Hillary Clinton supporters are beaming after her performance at the first Democratic debate this week, but I wouldn't break out the Champagne glasses just yet. Clinton was in command of the stage throughout the two hours — poised, articulate and smiling just often enough to make her look warm but not phony. Clinton has always been a good debater; she won all of the debates in 2008, but it didn't get her the nomination. This time around — with second-string competition, not a rising star to block her way — she looks like a shoo-in to become the Democratic nominee. But her path to the presidency is another matter.
Most elections are won or lost on economic issues — and the Democrats are trying to turn this one into a referendum on income inequality. Clinton said all the right things, from the Democrats' perspective, bemoaning stagnant middle-class wages, staggering college debt and an America where the next generation may not succeed in doing better than the previous one.
What Clinton and the others failed to mention is that Democrats have been in control of the White House for almost 16 of the past 24 years — including eight years under another Clinton. Granted, the economy under Bill Clinton hummed along nicely, but the wealth gap the Dems like to talk about ballooned right at the same time. Of course, few people were focused on inequality then because everyone seemed to be doing better in an economy in which jobs were plentiful. The old adage that a rising tide lifts all boats was perfectly acceptable to the Clintons at the time, even if the yachts were rising much more steeply than the rowboats.
But Hillary Clinton has another problem when it comes to income inequality: her own status. Moderator Anderson Cooper asked her during the debate: "In all candor, you and your husband are part of the 1 percent. How can you credibly represent the views of the middle class?"
Her answer was one of the weakest of the evening: "Well, you know, both Bill and I have been very blessed. Neither of us came from wealthy families, and we've worked really hard our entire lives. And I want to make sure every single person in this country has the same opportunities that he and I have had, to make the most of their God-given potential and to have the chances that they should have in America for a good education, good job training and then good jobs."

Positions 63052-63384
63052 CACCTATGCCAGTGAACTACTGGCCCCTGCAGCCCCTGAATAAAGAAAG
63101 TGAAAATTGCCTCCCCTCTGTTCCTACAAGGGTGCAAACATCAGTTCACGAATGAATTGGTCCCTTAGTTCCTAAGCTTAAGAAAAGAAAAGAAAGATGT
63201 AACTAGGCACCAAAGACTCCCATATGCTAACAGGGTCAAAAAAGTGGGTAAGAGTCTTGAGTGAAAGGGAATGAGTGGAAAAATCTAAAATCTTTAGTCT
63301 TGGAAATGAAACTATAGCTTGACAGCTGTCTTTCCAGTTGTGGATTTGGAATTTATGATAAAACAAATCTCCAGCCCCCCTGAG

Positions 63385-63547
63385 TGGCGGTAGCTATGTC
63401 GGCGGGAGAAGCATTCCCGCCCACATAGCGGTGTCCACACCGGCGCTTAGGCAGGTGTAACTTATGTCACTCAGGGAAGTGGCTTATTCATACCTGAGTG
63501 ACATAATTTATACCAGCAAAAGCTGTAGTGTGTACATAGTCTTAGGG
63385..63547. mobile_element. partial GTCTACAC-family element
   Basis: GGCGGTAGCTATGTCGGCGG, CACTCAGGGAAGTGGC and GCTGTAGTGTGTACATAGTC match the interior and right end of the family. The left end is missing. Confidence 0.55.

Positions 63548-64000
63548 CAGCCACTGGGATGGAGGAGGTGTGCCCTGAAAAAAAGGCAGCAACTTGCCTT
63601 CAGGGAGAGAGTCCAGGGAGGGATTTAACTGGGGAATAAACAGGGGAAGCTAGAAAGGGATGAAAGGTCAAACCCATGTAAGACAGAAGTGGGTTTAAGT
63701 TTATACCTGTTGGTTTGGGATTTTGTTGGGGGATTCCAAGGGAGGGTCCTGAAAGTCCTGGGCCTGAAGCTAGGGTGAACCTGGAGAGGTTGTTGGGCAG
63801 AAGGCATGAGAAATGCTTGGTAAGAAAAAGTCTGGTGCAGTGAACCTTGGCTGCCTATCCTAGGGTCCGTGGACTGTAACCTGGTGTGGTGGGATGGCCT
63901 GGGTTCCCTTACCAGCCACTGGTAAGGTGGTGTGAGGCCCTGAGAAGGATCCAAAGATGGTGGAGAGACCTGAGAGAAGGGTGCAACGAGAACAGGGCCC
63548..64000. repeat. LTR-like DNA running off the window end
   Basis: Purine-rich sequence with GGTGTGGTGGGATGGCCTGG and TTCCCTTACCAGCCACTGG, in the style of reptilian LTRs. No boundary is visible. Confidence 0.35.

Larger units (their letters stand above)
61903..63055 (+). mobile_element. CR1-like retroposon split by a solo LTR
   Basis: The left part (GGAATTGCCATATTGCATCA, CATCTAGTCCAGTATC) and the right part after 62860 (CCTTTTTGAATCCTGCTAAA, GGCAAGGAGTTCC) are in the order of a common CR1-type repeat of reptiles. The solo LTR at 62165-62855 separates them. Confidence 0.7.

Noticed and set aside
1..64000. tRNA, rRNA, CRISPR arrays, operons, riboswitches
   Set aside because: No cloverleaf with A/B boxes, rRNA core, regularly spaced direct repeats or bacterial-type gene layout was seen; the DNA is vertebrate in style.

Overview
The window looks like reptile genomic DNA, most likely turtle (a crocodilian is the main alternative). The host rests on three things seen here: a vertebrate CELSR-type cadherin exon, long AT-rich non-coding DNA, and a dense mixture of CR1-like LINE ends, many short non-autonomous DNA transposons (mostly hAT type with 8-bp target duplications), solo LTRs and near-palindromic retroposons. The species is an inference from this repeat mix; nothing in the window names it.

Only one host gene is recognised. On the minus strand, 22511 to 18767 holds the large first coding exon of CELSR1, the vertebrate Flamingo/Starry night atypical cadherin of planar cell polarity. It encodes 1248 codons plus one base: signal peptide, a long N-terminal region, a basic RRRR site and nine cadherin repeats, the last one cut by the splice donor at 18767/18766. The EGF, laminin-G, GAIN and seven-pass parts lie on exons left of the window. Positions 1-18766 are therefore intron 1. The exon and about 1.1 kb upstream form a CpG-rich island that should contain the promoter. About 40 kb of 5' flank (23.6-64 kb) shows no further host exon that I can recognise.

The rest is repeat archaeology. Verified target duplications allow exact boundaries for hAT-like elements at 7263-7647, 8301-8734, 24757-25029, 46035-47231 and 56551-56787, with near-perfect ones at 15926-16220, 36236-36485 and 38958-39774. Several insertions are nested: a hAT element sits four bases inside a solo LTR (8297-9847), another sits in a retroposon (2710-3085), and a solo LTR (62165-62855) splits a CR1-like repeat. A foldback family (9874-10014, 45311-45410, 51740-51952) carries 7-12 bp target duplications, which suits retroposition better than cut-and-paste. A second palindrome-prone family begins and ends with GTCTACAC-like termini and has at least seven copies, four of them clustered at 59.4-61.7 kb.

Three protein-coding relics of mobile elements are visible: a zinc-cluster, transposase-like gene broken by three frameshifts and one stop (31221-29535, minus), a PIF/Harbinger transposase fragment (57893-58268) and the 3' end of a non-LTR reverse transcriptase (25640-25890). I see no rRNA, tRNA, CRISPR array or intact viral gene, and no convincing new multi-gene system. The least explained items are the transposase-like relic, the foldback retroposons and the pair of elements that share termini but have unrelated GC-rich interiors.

Hard work, as most Americans understand it, had little to do with the Clintons joining the 1 percent club. Multimillion-dollar book deals, more than $100 million in speaker fees for speeches given to Wall Street, business and foreign audiences, and good old-fashioned influence peddling under the guise of their family foundation have amassed the Clintons a large fortune.
Even Donald Trump can point to things he's built as the source of his wealth. The Clintons can only point to themselves. They've sold their power and influence to make millions.
Americans have a history of admiring those who make money, in large part because most of us hope we will have a crack at striking it rich someday, too. But the Democrats have recently decided that the wealthy are to be reviled, good for nothing but taxing to pay for benefits that will be redistributed to others not so lucky. Envy has become the mantra of the party. The Democrats used their class warfare rhetoric effectively against Mitt Romney in 2012, but it is hard to hear it resonating out of Hillary Clinton's mouth.
None of the Democrats has articulated an economic policy that would create jobs. When they actually get specific, their only plan is to tax the rich more, raise the minimum wage and expand worker benefits — for example, enacting paid parental leave. The latter two proposals are guaranteed to destroy jobs, not create more.
Clinton is no better at this than Bernie Sanders. At least he has the advantage of being forthright about his economic philosophy. He's a socialist. Hillary Clinton just wants to "save capitalism from itself," as she put it in the debate. But what the middle class needs — indeed, what America needs — is to save the country from another four years of failed Democratic economic policy.
Linda Chavez is the author of "An Unlikely Conservative: The Transformation of an Ex-Liberal." To find out more about Linda Chavez, visit the Creators Syndicate Web page at www.creators.com.